Drop in suspensions in Cambridgeshire schools
THE number of pupils being suspended from Cambridgeshire schools is on the decline. Figures released this week by Cambridgeshire County Council show the numbers have been falling for the past three years. In the last academic year there were 2,378 tempora
THE number of pupils being suspended from Cambridgeshire schools is on the decline.
Figures released this week by Cambridgeshire County Council show the numbers have been falling for the past three years.
In the last academic year there were 2,378 temporary exclusions involving 1,439 pupils.
This was down by 7 per cent, from 2,378, compared with 2007-08 and down 18 per cent (2,870) on 2006-07.
The exclusions involved 1,439 pupils in 2008/09, 1,576 in 2007/8, and 1,756 in 2006/7.
In Huntingdonshire, Longsands College in St Neots temporarily excluded the most pupils. There were 70 students involved in 111 exclusions in 2008/9.
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The college's figures have remained static with 68 pupils involved in the previous two years.
Across the town at St Neots Community College, the number of exclusions has fallen sharply - from 90 to 37 and to 27 pupils in 2008/09.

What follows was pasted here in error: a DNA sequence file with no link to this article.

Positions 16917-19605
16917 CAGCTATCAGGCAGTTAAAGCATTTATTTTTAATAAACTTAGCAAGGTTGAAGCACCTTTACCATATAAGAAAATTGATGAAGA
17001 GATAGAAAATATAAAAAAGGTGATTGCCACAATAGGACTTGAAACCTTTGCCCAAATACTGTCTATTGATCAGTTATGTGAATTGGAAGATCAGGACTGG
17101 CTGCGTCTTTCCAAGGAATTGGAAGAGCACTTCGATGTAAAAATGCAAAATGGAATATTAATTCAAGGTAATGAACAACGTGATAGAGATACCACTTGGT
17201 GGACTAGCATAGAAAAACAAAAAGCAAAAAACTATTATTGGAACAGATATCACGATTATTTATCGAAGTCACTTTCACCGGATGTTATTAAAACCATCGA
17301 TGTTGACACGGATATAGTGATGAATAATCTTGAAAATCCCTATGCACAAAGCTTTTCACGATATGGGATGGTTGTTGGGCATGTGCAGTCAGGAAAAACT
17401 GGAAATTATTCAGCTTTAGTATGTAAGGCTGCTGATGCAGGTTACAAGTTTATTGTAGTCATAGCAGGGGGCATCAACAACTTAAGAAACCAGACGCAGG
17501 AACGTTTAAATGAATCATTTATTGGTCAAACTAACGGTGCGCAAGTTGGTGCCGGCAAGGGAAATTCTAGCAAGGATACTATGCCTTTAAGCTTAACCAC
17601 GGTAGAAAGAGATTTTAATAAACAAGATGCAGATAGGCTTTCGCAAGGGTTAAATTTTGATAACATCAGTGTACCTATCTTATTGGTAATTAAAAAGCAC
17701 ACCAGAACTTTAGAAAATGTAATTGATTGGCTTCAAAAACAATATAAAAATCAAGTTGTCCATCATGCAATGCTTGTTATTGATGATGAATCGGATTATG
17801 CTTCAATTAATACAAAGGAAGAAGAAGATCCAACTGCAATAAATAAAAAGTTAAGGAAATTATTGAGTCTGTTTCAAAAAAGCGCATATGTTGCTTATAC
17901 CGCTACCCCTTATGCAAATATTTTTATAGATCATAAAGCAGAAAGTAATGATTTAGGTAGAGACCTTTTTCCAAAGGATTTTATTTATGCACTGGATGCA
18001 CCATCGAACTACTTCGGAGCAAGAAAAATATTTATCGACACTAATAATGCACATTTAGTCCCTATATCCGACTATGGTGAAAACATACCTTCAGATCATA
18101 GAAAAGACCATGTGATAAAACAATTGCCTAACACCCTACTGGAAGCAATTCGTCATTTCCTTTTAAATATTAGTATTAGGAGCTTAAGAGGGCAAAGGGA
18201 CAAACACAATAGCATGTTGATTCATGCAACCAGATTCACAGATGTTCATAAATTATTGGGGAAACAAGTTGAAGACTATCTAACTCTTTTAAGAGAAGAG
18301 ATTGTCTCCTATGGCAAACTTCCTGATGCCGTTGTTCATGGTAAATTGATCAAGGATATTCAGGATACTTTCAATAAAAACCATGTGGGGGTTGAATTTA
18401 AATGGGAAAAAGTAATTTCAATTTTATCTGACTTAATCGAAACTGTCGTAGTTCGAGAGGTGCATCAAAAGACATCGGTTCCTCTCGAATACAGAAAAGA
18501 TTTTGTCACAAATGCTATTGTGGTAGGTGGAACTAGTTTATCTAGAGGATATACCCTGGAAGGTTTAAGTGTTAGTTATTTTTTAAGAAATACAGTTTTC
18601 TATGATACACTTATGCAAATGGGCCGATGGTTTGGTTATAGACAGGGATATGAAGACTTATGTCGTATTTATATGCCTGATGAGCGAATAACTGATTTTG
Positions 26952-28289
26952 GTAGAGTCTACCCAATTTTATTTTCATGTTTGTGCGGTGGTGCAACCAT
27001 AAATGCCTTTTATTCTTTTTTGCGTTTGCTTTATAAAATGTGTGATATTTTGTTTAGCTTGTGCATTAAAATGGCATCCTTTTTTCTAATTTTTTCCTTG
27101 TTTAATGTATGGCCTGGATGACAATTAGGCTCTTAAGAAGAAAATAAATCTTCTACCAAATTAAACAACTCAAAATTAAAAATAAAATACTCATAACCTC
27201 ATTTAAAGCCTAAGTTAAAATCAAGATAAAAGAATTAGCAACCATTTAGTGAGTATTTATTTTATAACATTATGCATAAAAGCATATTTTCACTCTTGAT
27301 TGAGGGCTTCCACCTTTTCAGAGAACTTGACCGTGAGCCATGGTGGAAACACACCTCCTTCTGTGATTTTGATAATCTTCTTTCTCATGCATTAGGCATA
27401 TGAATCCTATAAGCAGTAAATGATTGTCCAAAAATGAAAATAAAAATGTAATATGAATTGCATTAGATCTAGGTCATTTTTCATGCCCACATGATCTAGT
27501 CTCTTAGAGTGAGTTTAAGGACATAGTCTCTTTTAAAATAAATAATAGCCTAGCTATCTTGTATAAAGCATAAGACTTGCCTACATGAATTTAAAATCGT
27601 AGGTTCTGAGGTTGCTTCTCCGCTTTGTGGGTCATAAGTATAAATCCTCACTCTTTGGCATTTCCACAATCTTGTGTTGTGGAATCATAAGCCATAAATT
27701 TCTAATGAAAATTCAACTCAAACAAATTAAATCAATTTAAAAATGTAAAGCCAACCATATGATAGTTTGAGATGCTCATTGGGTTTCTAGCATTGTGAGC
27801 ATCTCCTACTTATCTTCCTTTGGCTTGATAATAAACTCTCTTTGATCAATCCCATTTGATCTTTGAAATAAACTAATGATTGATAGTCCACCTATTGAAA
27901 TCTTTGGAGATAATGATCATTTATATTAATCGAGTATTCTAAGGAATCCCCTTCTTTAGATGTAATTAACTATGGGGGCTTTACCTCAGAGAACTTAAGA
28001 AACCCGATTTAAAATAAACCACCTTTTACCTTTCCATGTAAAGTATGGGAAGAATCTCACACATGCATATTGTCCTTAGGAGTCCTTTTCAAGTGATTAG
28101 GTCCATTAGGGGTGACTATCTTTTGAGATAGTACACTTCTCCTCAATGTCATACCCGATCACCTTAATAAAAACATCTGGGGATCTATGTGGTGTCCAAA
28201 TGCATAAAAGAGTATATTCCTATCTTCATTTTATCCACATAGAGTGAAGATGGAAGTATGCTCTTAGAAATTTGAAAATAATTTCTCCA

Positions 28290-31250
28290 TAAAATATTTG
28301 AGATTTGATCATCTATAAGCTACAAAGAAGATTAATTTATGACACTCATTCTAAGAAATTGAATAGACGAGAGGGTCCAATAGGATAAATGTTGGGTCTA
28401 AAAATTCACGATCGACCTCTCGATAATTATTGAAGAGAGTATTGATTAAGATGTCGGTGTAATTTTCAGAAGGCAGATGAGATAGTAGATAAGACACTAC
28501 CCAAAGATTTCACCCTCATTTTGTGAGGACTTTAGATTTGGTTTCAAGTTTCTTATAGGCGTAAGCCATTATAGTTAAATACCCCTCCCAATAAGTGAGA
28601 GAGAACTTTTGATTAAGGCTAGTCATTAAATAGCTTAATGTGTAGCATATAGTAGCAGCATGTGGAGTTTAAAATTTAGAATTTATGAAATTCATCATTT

At Abbey College in Ramsey, 103 pupils were excluded in the school year from 2006/7. This fell to 79 in 2007/8 and 61 last year.
At Hinchingbrooke School in Huntingdon the fall was not so clear cut: 72 in 2006/7, 48 in 2007/8 and 53 in 2008/9.
At St Peter's in Huntingdon, the figures were progressively down: 43, 39 and 34.
At the Ivo, in St Ives, the number of pupils was: 66, 78 and 54 and at Sawtry Community College the numbers of pupils excluded have been consistently low: 42, 42 and 33.
Councillor David Harty, who is responsible for learning, said: "I am encouraged that fixed term exclusions in Cambridgeshire's secondary schools are falling.
"Schools are required to provide education for pupils excluded for more than five consecutive days. This has led to alternative approaches, one of which has been the use of internal exclusion - time spent in school but away from their class.
"Schools have also been working together to find ways of tackling and reducing challenging and difficult behaviour. This all helps to reduce exclusion."
As reported by The Hunts Post, the district's schools have been part of this new approach.
St Peter's, for example, has pioneered a small unit within the school where youngsters who might otherwise be excluded have lessons tailored to their needs. The aim is to help the pupils remain within education and gain employment when they leave school.